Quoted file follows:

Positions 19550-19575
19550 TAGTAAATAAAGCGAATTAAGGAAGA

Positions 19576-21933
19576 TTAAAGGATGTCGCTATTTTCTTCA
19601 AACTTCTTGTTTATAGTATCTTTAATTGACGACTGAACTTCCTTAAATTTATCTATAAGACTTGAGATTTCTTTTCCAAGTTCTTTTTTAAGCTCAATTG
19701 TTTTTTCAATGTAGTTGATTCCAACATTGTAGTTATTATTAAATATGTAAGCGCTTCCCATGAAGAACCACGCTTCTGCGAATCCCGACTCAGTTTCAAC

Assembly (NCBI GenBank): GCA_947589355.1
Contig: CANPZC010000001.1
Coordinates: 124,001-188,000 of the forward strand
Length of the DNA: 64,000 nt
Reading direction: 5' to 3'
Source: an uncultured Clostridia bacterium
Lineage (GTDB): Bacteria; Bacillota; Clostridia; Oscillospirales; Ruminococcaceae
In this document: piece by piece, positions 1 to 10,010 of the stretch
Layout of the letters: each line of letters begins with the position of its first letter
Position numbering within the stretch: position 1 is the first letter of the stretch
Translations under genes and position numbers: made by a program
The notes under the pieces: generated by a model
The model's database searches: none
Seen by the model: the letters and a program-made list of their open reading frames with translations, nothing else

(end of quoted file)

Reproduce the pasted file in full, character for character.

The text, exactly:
Positions 19550-19575
19550 TAGTAAATAAAGCGAATTAAGGAAGA

Positions 19576-21933
19576 TTAAAGGATGTCGCTATTTTCTTCA
19601 AACTTCTTGTTTATAGTATCTTTAATTGACGACTGAACTTCCTTAAATTTATCTATAAGACTTGAGATTTCTTTTCCAAGTTCTTTTTTAAGCTCAATTG
19701 TTTTTTCAATGTAGTTGATTCCAACATTGTAGTTATTATTAAATATGTAAGCGCTTCCCATGAAGAACCACGCTTCTGCGAATCCCGACTCAGTTTCAAC

Assembly (NCBI GenBank): GCA_947589355.1
Contig: CANPZC010000001.1
Coordinates: 124,001-188,000 of the forward strand
Length of the DNA: 64,000 nt
Reading direction: 5' to 3'
Source: an uncultured Clostridia bacterium
Lineage (GTDB): Bacteria; Bacillota; Clostridia; Oscillospirales; Ruminococcaceae
In this document: piece by piece, positions 1 to 10,010 of the stretch
Layout of the letters: each line of letters begins with the position of its first letter
Position numbering within the stretch: position 1 is the first letter of the stretch
Translations under genes and position numbers: made by a program
The notes under the pieces: generated by a model
The model's database searches: none
Seen by the model: the letters and a program-made list of their open reading frames with translations, nothing else